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Mary Queen of Scots' House, Jedburgh

Mary Queen of Scots is associated with many palaces, castles and country houses in Scotland as she undertook many tours of her kingdom, partly to bolster her popularity. But "Mary Queen of Scots' House" in Jedburgh is the only one which bears her name. In October 1566, she had been in Jedburgh to administer justice in the court there and had travelled to bleak Hermitage Castle, 20 miles further south in Liddesdale, to visit the Earl of Bothwell who had been injured in a skirmish with the Elliot family. This was before the tempestuous relationship with Bothwell had developed. At this time Mary was married to Lord Darnley and the future King James VI had been born four months earlier. On her return from Hermitage Castle she was thrown from her horse while crossing some dangerous bogland (now named The Queen's Mire) and was taken to the fortified house in Jedburgh which now bears her name.


The house belonged to the Scotts of Ancrum at that time.


The house had been built by the Kerr family (who lived at nearby Ferniehirst Castle) only 20 years before Mary's arrival. As such, it was one of the very few houses in the area with the luxury of indoor sanitation! Like a number of Kerr buildings, it features a left-handed spiral staircase which suited the Kerrs, many of whom were left-handed (hence the Scots phrase "corrie (Kerr) fisted" to describe left-handed people).



Mary was seriously ill after her accident - at one stage she lost her sight and speech and suffered from convulsions, presumably as a result of concussion. During her illness she was visited (for one day) by her husband, Lord Darnley; relations between the royal couple by this time were cool in the extreme. However, she gradually recovered and left for Kelso on 9 November to hold another assize court.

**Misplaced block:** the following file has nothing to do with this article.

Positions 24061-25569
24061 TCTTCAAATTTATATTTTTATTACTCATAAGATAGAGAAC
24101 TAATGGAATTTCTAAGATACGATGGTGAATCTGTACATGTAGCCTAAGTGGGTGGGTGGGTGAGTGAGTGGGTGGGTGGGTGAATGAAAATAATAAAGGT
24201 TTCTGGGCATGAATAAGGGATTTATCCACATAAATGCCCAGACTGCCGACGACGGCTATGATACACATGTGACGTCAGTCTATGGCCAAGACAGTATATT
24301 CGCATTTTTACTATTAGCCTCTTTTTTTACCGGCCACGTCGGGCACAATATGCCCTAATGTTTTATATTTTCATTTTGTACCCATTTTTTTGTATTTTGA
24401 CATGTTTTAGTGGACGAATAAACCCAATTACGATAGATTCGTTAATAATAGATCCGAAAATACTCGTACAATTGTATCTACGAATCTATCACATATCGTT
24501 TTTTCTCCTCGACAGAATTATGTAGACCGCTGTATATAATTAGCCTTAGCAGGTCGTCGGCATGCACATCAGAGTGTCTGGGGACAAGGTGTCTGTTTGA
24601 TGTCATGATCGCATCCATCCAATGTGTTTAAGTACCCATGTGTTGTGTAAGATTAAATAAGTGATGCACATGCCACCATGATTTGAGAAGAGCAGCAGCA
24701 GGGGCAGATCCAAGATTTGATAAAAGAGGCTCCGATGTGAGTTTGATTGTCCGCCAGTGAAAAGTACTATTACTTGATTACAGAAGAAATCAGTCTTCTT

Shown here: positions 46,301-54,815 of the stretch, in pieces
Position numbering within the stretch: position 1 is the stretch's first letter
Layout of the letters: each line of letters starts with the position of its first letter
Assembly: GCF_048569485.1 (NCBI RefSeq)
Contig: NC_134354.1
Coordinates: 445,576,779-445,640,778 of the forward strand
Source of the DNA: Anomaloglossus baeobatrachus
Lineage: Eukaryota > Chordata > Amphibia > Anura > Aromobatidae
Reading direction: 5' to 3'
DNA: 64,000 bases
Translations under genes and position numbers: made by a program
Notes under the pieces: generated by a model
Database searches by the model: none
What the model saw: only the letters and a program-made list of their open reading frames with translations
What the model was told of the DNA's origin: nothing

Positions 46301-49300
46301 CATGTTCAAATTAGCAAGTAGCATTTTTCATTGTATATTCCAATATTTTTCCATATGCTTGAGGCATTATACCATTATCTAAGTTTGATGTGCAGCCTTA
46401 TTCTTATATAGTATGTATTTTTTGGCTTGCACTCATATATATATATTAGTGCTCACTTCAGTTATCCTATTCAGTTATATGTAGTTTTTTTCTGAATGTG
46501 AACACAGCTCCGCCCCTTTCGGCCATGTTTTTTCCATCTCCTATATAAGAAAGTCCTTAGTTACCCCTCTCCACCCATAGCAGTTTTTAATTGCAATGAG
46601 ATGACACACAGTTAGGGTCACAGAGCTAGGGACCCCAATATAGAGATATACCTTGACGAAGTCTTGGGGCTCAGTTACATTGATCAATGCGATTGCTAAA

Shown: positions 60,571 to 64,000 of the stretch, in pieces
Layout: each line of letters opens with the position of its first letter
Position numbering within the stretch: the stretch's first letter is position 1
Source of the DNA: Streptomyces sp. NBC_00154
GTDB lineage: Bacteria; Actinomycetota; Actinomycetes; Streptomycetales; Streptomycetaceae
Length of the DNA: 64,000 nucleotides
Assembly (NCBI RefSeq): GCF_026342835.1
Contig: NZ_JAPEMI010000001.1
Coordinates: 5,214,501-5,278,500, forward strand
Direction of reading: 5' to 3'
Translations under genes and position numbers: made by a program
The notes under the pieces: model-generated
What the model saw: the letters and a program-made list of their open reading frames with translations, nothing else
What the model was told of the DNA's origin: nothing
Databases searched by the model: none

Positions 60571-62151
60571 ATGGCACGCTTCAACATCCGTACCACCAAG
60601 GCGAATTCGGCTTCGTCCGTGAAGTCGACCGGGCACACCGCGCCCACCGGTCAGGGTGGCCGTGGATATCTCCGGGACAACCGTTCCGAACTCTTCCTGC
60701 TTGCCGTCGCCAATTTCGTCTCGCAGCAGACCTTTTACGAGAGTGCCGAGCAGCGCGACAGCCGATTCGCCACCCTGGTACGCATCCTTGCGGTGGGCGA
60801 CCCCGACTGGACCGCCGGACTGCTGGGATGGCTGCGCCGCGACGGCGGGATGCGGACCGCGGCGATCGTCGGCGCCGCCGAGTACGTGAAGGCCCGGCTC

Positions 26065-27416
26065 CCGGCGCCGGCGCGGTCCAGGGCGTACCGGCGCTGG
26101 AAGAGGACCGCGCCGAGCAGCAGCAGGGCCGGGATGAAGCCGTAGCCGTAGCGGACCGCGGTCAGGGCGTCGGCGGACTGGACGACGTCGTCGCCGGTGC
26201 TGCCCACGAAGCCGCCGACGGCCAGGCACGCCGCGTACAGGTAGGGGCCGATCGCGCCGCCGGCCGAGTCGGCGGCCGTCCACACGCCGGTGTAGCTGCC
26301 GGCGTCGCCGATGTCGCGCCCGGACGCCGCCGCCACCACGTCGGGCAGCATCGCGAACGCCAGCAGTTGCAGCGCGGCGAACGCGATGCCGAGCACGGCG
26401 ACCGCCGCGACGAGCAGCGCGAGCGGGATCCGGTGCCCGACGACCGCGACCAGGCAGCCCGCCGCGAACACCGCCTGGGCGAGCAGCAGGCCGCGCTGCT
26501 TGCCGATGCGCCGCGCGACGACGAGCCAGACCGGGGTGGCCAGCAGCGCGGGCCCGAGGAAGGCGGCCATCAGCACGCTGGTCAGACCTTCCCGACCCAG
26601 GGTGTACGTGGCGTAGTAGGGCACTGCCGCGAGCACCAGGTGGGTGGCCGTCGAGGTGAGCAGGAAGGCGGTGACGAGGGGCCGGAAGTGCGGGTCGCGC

In 1987 the house was renovated and was opened to visitors on the 400th anniversary of Mary's death on February 8, 1587. It has been turned into a museum on Mary's life and is full of memorabilia of the tragic Queen, including jewellery, documents - and a death mask. There is a rare portrait of Lord Bothwell (whom she married in May 1567 after the murder of Lord Darnley). Also on display is the Queen's watch which she lost during her sojourn in the Borders and which was found again 250 years later in a mole hill!


The room between the first and second floors where Mary recuperated is surprisingly small, as is the equally small room above, which housed her ladies in waiting (the "Four Marys" - Mary Beaton, Mary Seton, Mary Fleming and Mary Livngstone).


Despite Mary's relatively short stay in the house, the association with her has made this attractive house and gardens a major tourist attraction. The house is open from Easter to mid-November from 10am to 4.30pm.

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